BRITAIN’S top share index inched higher yesterday as upbeat Chinese factory data lifted mining stocks and as homebuilders shrugged off worse-than-expected mortgage approval figures in the UK.
The blue-chip FTSE 100 index closed up 0.3 per cent, or 19.59 points, at 6,864.10 points.
Mining stocks across Europe, including London-listed Rio Tinto and BHP Billiton, rose after data showed that Chinese factory activity expanded at its fastest pace in five months in May.
Mining stocks are particularly sensitive to the state of the economy in the world’s biggest metals consumer. The sector fell on Friday on concerns about a possible economic slowdown there.
“Given that the [mining] sector has been pretty unloved recently, relating to ongoing concerns regarding Chinese growth, any bit of positive news on China will help,” HSBC equity strategist Robert Parkes said.
The FTSE 350 Mining Index – which fell 16 per cent in 2013 – was up 1.6 per cent yesterday.
Homebuilder Barratt Developments also outperformed, rising 1.2 per cent, after Goldman Sachs upgraded the stock to buy from neutral.
Other property stocks such as Persimmon and Hammerson also rose despite the news that British mortgage approvals fell more than expected in April to their lowest level in nine months.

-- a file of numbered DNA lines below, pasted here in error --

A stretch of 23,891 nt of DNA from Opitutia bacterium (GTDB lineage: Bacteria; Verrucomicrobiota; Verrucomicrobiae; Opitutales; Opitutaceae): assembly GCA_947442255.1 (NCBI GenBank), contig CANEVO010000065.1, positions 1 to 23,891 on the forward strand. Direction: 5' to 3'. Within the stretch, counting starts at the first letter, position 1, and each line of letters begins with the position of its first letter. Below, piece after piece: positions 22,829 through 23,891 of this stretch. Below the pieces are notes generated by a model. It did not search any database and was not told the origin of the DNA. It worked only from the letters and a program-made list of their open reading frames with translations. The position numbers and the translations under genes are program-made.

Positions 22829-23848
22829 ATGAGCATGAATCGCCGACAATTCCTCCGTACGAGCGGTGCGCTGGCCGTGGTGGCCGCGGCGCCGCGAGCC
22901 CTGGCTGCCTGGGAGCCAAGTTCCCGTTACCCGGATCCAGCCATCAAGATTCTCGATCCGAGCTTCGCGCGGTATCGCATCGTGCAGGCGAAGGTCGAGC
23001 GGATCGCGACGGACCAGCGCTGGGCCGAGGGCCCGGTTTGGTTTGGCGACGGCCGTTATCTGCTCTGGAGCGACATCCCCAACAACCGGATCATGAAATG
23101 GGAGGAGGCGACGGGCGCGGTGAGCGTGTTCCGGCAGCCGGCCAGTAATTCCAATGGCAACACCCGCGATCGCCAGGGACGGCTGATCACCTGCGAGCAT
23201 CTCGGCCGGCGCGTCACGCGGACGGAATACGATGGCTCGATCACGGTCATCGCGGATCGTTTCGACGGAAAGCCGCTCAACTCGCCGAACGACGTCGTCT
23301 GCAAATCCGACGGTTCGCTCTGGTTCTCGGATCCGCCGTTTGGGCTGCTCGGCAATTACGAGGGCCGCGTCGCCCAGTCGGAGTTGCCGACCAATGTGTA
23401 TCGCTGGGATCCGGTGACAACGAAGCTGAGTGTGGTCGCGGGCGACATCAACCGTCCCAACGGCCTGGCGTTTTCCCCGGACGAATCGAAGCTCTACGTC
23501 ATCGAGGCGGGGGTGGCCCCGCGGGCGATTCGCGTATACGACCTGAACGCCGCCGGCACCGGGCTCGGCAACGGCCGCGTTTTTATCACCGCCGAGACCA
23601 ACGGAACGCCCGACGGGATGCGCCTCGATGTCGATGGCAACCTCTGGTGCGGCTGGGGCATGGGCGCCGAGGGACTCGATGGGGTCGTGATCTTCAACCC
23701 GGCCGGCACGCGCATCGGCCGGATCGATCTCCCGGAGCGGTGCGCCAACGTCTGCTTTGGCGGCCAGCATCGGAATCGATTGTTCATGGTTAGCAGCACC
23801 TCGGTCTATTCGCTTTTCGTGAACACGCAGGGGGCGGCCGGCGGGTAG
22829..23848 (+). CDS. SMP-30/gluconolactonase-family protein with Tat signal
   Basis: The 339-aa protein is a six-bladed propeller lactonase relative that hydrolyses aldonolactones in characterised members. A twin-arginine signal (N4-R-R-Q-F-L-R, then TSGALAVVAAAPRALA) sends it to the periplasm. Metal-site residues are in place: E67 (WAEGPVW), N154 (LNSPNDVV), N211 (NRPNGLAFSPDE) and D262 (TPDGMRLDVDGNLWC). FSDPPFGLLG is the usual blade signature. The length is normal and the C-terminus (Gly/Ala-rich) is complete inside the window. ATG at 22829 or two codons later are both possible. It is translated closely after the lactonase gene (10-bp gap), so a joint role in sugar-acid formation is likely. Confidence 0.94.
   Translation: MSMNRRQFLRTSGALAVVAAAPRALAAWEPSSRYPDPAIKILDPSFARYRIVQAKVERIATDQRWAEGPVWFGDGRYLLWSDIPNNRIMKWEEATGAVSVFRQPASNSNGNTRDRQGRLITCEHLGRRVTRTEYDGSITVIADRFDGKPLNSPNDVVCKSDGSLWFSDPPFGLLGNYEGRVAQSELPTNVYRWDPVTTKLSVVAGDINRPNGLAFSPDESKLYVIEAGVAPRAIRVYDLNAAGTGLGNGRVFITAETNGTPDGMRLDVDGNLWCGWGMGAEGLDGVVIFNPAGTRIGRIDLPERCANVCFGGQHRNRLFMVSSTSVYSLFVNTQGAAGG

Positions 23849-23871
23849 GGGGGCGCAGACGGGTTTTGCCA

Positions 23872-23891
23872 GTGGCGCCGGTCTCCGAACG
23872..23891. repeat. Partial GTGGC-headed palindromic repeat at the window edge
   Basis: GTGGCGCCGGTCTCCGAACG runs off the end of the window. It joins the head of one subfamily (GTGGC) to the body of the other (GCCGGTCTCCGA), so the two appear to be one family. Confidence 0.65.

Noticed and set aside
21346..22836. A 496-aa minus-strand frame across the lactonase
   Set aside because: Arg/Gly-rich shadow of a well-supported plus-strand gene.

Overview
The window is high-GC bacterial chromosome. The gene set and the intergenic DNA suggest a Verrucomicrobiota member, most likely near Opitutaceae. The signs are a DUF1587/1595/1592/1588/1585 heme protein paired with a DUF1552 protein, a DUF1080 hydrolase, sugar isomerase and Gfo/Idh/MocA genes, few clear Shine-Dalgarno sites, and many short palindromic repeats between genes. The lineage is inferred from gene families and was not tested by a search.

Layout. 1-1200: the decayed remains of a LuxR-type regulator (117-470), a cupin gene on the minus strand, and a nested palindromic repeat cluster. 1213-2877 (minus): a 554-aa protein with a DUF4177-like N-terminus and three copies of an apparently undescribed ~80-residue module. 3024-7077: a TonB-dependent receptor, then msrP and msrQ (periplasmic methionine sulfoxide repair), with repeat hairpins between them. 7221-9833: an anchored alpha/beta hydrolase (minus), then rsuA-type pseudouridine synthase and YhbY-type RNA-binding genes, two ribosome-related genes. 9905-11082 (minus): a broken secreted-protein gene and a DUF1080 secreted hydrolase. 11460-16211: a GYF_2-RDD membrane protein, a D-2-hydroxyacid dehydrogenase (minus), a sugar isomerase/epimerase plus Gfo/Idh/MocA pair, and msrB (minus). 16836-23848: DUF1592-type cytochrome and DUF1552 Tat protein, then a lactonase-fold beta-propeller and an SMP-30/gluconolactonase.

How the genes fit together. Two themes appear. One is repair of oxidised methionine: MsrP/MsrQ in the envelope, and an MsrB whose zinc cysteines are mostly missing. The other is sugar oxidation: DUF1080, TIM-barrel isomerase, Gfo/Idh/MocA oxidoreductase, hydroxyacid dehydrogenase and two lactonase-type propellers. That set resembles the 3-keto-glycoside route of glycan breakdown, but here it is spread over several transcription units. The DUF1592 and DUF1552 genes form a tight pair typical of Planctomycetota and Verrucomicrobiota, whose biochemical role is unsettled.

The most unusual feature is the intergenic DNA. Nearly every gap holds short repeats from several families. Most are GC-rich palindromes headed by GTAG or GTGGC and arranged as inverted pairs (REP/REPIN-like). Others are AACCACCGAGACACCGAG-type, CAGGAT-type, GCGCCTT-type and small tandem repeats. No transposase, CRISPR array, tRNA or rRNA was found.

Beverage-bottling stocks Coca-Cola HBC and Rexam were up 3.4 per cent and 2.1 per cent respectively, with traders saying investors were coming back to the former after a 20 per cent drop in its share price year-to-date and to the latter after a £450m cash return.
Pharma giant Astrazeneca, whose shares have lost ground over the last month after US rival Pfizer walked away from its bid, saw its shares rise two per cent after the company got positive data for two of its products.
On the downside, shares of insurer Standard Life fell 1.7 per cent after media reports said a move to a collective pensions system would be formally put on Britain’s legislative agenda later this week.
“The thinking is that the government will introduce collective pensions, as they have in the Netherlands, whereby pensions’ money is pooled and this brings charges down,” Sanford C Bernstein analyst Edward Houghton said.
“Ultimately, people are thinking margins are coming down on pensions.”